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View Full Version : UV filters, what brands to avoid and are they necessary?


d3mckinl
05-21-2011, 08:28 PM
looking at accesories to go with SLR cameras and wondering if the UV filters are worth it to put on the lens? :confused3 Then do you put one on each lens or change it with multipal lenses? then ther's the question of CP filters and FL filters? what do you all use out there?

Thanks

ukcatfan
05-22-2011, 12:42 AM
You say SLR, so maybe you are using film??? :confused3 If so, then those are good to get. If it is digital, then only a CP filter's effect cannot be duplicated in the camera. If WB is a concern of yours, then use RAW and you have a lot of flexibility to change after the fact.

The UV vs. no UV for protection is a long standing debate. It basically only protects from accidental bumping into a surface that could damage it. I have been carrying a camera around for many years and have never once needed that kind of protection. A hood is better in my opinion because it protects against things like forceful impacts, like dropping it, where the force of the impact could damage internal parts. The hood will protect it by absorbing much of the shock wave. A filter just passes the shock wave on to the lens. The ultimate protection is using both. The reason that many do not use a UV is that it will degrade the image since the light is passing through more glass.

So, if you are going to use one then use the best quality you can afford. It should be multi coated at a minimum. Also be sure to also use a hood with a filter though since the flat surface makes it easier for unwanted light to enter and cause things like flare and ghosting. Also, it is best to take them off at night or in really low light because the flare and ghosting can get really bad in those conditions.

Another type of filter that you cannot duplicate in camera for digital is a ND filter.

photo_chick
05-22-2011, 12:51 AM
I'm in the anti-UV filter camp for digital and some films. If you want protection use a lens hood. I do like a good CP or ND filter though and there are a few others that are fun to play with. Buy one filter and adapters for your lenses. I have a Cokin filter system that I drop my filters into.

Gianna'sPapa
05-22-2011, 09:06 AM
I'm also in the anti-UV camp for DSLR's for the reasons stated earlier, more glass to shoot through. When we were shooting with film, then yes, because it had an effect on the film image. With digital, that effect is negligible or non-existent. For protection, okay. I very rarely have my hoods (my protection) off my lenses. I think the only time I have them off is when I'm caught without my external flash and I need to use the onboard. The hoods can sometimes cause a shadow at the bottom of the image. I do have circular polarizer for my lenses (one with step down adaptors to save some money) that I use occasionally. That's another time I may not have the hood on, but then I have the CP for protection. I do have the intention to purchase a neutral density filter. The DW also has a set of Cokin drop-in filters that I'm trying to figure out. This photography thing is a constant learning process!:rotfl:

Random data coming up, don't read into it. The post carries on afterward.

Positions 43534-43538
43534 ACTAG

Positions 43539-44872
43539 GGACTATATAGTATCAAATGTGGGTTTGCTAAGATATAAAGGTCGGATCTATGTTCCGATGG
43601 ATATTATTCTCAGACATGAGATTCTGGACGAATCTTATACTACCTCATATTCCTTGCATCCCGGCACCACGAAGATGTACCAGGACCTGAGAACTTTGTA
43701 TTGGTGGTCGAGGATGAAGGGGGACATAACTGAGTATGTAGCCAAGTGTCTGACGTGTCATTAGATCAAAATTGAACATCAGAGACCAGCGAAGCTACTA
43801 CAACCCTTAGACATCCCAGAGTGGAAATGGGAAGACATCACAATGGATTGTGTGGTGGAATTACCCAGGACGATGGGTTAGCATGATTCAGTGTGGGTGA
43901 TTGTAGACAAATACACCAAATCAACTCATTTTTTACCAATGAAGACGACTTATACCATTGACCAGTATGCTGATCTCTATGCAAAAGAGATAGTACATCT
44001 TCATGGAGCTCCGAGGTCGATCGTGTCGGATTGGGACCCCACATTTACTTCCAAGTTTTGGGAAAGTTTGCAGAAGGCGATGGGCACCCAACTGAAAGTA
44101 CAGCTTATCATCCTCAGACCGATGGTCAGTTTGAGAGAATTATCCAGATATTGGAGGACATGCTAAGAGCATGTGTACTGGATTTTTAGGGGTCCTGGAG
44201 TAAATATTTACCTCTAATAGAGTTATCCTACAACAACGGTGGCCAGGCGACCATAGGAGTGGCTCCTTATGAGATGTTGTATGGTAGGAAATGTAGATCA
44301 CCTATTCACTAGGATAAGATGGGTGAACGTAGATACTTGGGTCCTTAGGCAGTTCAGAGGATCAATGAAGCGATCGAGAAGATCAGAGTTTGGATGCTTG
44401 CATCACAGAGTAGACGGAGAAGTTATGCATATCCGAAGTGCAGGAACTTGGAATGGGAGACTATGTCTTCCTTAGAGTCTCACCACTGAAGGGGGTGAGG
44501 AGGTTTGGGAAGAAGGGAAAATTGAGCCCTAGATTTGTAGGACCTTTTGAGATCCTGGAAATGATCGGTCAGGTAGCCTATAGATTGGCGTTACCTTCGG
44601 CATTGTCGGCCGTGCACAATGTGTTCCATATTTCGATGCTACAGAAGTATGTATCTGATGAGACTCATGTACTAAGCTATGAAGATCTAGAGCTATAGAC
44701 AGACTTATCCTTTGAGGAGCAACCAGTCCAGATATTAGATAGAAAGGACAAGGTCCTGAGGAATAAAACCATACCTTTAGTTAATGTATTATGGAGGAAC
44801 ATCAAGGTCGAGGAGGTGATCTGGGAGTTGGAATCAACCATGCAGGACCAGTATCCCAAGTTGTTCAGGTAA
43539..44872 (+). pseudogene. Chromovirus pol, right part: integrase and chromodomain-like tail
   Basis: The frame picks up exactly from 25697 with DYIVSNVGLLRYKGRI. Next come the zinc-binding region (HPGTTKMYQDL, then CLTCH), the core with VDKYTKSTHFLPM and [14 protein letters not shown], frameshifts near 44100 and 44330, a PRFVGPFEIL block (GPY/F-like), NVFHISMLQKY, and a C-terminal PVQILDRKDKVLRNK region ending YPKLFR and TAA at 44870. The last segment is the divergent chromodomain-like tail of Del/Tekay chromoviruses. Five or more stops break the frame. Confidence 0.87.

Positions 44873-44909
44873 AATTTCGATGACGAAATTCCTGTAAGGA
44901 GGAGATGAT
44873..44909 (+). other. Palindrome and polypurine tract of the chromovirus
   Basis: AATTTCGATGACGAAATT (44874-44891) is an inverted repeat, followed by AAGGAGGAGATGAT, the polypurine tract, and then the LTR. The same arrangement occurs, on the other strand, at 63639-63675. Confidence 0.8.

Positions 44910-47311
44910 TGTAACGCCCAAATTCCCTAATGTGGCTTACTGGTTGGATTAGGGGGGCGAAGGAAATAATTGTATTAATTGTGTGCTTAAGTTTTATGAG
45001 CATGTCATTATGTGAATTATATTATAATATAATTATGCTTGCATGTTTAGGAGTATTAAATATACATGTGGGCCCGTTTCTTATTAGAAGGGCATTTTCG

d3mckinl
05-22-2011, 11:34 AM
I actualy am shooting DSLR slight typo in the original post. I'm currious what situations you would use a CP vs a ND filter.

Thank you all for your imput.

ukcatfan
05-22-2011, 11:53 AM
I actualy am shooting DSLR slight typo in the original post. I'm currious what situations you would use a CP vs a ND filter.

Thank you all for your imput.

They are for completely different purposes and have completely different effects.

The ND filter is to slow everything down. Say you want to get some motion blur, but the sun is shining bright and your slowest possible shutter speed is say 1/60. That will not blur much. Add a four stop ND filter and you now get a shutter of 1/4. A graduated ND filter is a very useful tool. It has one side with the ND and the other side clear. It is for when your scene really needs two different exposures.

A CP filter removes polarized light. It is most effective when the sun is low in the sky and you are shooting either 90 or 270 degrees from the sun. It will cut reflections off windows, reduce glare off moving water, etc.

The Cokin system is a good system for the price. It allows for moving the filter up/down and rotating.

VVFF
05-22-2011, 12:45 PM
They are for completely different purposes and have completely different effects.

The ND filter is to slow everything down. Say you want to get some motion blur, but the sun is shining bright and your slowest possible focal length is say 1/60. That will not blur much. Add a four stop ND filter and you now get a shutter of 1/4. A graduated ND filter is a very useful tool. It has one side with the ND and the other side clear. It is for when your scene really needs two different exposures.

A CP filter removes polarized light. It is most effective when the sun is low in the sky and you are shooting either 90 or 270 degrees from the sun. It will cut reflections off windows, reduce glare off moving water, etc.

The Cokin system is a good system for the price. It allows for moving the filter up/down and rotating.

Good summary

I own ND filters and polarizing filters because, as he said, you really can't duplicate the results of these afterward. I've never gotten into graduated ND filters, the results can be awesome, but they take a long time to set up and can take some post processing if the skyline wasn't perfectly flat. I've favored using HDR instead and combining in post processing.

For some reason people still buy UV filters...if you want a protection filter buy a protection filter. No reason to pay for a coating that does nothing.